The number of households in Britain struggling to pay their energy bills is set to triple in April when the nation’s price cap increases.
The number of homes under "fuel stress" - those spending at least 10% of income on energy bills - is estimated to rise to 6.3 million households, according to research from the Resolution Foundation thinktank.
Higher wholesale costs are starting to feed into domestic bills, driving up inflation and threatening to cause a cost of living crisis. The government is in talks with energy companies to try to soften the blow for households already contending with the rising cost of everything from food to fuel.
The number of households under "fuel stress" is expected to leap to 27% in April from about 9% now. The price cap is expected to rise 50% to about 2,000 pounds per year. Ofgem will announce the new price cap level on February 7.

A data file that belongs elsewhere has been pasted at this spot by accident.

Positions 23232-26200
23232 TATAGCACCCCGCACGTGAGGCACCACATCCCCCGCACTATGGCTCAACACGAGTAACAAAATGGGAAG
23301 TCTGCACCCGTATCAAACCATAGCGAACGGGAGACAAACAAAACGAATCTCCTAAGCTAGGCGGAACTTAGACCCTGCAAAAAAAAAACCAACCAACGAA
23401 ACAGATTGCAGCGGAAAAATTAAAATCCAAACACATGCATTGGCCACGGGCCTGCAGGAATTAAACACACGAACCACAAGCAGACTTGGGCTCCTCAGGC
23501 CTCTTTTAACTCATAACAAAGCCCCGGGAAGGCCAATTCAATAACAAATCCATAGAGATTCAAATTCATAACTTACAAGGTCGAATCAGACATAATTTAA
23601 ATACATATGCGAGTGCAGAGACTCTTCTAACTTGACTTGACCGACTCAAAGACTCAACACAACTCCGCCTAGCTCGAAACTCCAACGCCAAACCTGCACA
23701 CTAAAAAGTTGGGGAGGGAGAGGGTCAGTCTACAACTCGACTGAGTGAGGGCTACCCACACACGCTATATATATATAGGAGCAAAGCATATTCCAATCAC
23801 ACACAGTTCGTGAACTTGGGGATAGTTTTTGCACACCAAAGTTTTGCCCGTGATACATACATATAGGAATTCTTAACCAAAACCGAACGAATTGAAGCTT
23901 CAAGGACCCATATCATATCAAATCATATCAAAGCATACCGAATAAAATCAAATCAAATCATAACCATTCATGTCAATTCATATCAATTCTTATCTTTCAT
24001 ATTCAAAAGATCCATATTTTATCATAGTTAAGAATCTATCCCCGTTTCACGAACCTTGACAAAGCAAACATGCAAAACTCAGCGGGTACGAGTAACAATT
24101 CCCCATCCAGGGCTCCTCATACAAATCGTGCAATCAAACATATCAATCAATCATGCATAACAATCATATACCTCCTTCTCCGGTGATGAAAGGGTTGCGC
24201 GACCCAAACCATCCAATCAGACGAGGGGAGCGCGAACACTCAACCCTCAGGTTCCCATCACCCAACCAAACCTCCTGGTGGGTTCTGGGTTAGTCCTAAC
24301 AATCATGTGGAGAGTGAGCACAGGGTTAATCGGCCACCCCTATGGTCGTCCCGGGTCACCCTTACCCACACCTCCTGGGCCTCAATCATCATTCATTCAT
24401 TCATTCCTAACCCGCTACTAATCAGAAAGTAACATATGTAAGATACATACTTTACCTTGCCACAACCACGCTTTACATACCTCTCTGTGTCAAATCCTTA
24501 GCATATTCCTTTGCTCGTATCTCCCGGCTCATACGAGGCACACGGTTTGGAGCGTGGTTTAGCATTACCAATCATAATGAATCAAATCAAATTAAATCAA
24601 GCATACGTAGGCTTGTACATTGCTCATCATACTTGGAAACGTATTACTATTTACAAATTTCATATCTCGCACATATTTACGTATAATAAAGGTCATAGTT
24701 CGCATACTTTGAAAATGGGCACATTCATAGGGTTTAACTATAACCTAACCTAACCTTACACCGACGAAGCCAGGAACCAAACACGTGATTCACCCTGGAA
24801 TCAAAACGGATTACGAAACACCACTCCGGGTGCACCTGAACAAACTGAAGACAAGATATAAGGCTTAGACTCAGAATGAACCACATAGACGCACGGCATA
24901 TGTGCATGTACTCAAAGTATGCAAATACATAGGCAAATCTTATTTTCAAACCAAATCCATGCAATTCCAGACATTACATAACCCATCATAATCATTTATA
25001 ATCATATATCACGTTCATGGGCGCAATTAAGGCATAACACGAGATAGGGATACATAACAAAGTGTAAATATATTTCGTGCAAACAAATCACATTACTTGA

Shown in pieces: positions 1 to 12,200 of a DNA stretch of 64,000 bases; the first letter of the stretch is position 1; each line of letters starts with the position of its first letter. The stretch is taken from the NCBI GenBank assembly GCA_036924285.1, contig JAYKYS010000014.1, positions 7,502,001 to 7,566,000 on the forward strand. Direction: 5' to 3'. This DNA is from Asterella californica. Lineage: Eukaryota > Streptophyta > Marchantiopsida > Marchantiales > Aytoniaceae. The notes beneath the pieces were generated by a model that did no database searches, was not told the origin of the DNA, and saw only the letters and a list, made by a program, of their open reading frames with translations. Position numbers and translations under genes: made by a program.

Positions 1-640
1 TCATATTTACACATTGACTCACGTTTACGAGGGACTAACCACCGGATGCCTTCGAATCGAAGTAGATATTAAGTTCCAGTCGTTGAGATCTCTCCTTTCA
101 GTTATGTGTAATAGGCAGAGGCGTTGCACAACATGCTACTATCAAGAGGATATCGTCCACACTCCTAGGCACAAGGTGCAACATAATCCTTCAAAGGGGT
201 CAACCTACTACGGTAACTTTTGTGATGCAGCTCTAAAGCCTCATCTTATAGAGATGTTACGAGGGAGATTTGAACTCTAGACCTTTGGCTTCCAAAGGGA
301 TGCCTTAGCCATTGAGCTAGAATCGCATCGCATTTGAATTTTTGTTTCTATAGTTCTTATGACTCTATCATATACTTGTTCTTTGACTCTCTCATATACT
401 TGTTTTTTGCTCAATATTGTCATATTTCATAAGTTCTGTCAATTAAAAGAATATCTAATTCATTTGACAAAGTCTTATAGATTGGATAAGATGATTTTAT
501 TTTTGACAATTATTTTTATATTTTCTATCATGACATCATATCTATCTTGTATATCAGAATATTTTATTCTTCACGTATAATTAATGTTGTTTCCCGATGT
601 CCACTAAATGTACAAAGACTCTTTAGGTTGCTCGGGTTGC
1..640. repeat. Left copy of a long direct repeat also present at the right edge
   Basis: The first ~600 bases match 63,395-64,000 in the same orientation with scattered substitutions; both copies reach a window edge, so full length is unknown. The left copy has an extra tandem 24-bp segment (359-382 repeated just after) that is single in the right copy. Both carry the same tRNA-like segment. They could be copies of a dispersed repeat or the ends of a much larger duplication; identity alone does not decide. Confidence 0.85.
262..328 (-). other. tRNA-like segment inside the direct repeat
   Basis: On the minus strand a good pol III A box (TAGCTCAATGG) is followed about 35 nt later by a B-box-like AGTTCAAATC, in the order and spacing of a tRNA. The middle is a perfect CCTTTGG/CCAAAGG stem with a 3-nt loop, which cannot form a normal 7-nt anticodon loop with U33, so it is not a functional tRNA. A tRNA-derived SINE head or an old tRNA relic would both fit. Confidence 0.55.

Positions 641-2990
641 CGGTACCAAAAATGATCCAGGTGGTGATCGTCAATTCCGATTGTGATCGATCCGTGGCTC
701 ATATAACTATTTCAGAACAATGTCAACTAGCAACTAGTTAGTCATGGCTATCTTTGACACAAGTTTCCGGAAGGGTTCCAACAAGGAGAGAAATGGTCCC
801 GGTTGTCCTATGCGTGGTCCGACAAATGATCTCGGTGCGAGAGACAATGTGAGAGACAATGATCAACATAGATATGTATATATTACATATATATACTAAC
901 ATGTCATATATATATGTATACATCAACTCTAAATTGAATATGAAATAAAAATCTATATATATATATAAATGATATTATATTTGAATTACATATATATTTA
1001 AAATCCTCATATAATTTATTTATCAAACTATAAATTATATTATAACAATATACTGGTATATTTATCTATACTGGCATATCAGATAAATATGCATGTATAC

"The sheer scale of energy bill increases mean that fuel stress will no longer be confined to the poorest households," the Resolution Foundation said. "Low- and middle-income families will find it hardest to cope."
Investec Bank has trimmed its estimate for the new price cap level to 1 907 pounds from 1 995 due to softening in energy prices.
"The implications for fuel poverty, discretionary spend and inflation remain," Investec analyst Martin Young said. "Time is running out to find a solution, and failure to do so may see political casualties."